In any case, I’ve also learned that superstitions extended
beyond my own field of play – for example, I carry three batting
gloves, one left and two right. When I go to the cages, I use the old
righty for the first 18 pitches, then switch gloves, placing the old
righty glove in my front
pocket. The last time I disobeyed this
rule, (because I lost one of the gloves in my car,) I shattered a bat.
Just goes to show. In any case, my perfect game experiences taught me
that I, too, had to be careful when others where in the midst of it,
lest I screw them up. Amazingly, during the first six or so games Kevin and I attended last
year, at least one pitcher had a no-hitter or perfect game heading into
the third inning. Nothing special, and not that uncommon really. The first couple times, I said to Kevin, ‘this guy’s
got a no-no goin,’ etc. Next pitch, dude gives up a hit. No joke. The
next few times, I would say, ‘Kevin, look at the scoreboard,
something’s happening.’ Next pitch, hit. It seems impossible, but it’s
true. Literally the next pitch.

33topPlease note that no one will ever be crazier than Former Tiger Great Mark Fidrych – The Bird – smoothing the mound and talking to the ball. I can’t help bringing this up because, not only is it insane, but Zito almost had a comparable flock on his head for awhile as well. Anyway, everyone thought this guy was nuts. Not true. How do you think a 6-3, 175lb, 22-year-old manages to go 19-9 with a 2.34 ERA in his first season in the bigs? He also threw 24 CG out of the 29 he started. But hey, we all know that 1976 was a different era as far as pitching is concerned. In any case, the world caught on to Mark’s antics and he starting becoming not so great. Either that, or the fact that he threw those 250 innings in ’76. In any case, he was out of baseball in five years.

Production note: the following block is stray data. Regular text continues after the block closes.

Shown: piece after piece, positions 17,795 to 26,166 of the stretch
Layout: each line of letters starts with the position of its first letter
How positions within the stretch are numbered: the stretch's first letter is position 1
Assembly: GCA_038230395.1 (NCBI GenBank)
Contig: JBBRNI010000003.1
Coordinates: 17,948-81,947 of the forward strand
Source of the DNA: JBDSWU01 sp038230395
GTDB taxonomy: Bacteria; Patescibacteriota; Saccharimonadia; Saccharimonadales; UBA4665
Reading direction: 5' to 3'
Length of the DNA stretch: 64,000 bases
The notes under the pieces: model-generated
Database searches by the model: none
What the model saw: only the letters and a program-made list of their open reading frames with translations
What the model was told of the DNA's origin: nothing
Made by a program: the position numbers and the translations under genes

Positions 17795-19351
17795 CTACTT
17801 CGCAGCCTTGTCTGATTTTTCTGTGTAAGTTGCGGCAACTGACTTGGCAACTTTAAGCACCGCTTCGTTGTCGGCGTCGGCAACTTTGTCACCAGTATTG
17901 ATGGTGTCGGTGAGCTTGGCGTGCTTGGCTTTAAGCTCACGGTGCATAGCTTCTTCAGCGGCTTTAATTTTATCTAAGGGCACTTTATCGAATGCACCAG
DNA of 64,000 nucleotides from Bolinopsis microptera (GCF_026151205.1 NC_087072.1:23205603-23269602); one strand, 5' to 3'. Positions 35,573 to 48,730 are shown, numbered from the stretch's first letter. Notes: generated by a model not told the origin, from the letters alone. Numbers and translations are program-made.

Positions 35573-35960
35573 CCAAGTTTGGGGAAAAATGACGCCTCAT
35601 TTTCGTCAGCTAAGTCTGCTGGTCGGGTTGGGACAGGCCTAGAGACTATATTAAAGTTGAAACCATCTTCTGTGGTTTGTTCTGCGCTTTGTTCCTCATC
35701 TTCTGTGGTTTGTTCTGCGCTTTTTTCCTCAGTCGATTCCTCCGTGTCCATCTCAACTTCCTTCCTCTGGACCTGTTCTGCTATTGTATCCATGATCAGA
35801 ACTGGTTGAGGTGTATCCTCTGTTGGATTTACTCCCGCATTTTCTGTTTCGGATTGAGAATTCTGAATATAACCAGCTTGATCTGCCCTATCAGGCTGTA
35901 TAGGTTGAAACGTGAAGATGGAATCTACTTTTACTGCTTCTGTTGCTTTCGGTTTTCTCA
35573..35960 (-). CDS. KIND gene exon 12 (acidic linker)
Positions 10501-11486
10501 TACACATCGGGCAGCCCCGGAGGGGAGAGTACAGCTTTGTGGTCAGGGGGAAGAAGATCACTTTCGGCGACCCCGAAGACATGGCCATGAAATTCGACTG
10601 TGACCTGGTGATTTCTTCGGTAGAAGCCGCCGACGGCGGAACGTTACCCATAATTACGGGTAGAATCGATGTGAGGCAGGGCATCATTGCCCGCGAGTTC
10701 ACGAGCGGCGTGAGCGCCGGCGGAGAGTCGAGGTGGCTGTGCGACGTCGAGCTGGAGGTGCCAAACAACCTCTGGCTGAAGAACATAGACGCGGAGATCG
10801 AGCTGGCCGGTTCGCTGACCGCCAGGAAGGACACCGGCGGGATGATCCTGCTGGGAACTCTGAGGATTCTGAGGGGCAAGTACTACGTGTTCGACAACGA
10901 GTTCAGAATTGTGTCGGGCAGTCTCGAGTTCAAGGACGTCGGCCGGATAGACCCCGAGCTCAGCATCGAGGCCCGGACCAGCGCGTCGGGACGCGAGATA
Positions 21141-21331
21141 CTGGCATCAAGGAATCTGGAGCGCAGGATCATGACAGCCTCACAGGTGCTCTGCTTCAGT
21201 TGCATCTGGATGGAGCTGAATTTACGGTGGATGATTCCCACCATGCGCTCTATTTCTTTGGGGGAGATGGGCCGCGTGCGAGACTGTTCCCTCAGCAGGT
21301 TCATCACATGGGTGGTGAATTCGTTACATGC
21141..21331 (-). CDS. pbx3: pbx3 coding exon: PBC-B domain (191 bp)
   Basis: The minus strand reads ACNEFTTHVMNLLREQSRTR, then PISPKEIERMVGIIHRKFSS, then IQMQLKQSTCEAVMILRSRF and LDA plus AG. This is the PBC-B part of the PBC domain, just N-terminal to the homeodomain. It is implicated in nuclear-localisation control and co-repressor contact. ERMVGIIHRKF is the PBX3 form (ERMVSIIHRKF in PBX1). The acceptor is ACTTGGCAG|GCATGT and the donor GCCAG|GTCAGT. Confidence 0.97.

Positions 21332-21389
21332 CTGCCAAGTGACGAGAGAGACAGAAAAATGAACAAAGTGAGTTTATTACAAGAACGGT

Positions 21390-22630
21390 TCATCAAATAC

The Streak
Now, think about this. How many little things do you think Rollins has running around in his head right now? If you ask him, he’ll probably say he just goes to the park every day, does his regular thing, doesn’t even think about the streak. Either Rollins is superhuman, or he’s a liar. There’s no way he hasn’t picked up at least seven different tricks that help him get a hit every day. Maybe the first day of the streak, he had an omelet with three slices of ham instead of the usual two. He was probably at the end of the ‘roll’ and didn’t want that last slice to go to waste. Then he gets a hit. Think he’ll ever have another two-slice ham omelet? Not a chance. It’s things like that. By the end of the streak, Rollins will be so full of these little things, he’ll be a basketcase.

In the end, what’s the point? Colorado isn’t gonna no-hit the Phillies, and certainly not in the blast off point that is Citizen’s Bank Park. But before we all enter into another fantastic baseball season, I want everybody to know that I would prefer to see a perfect game sooner rather than later. Please don’t screw that up for me.

Continue enjoying the season.




    Haha dude I remember you IMing me during the Zito game freaking out. You get supersitious about no hitters too early though, freaking out in the 3rd inning about it….Anywho you did kill a lotta no nos that year.

    Here’s some shameless self promotion…Visit my new blogs everyone…

  2. Jason

    That’s funny you mention superstitions as i talked about jinxes in a post I made earlier today. Did you ever read the book “Jinxed” There’s more to the title but I forget without looking at it. It’s about baseball players and their superstitions. It’s a good read.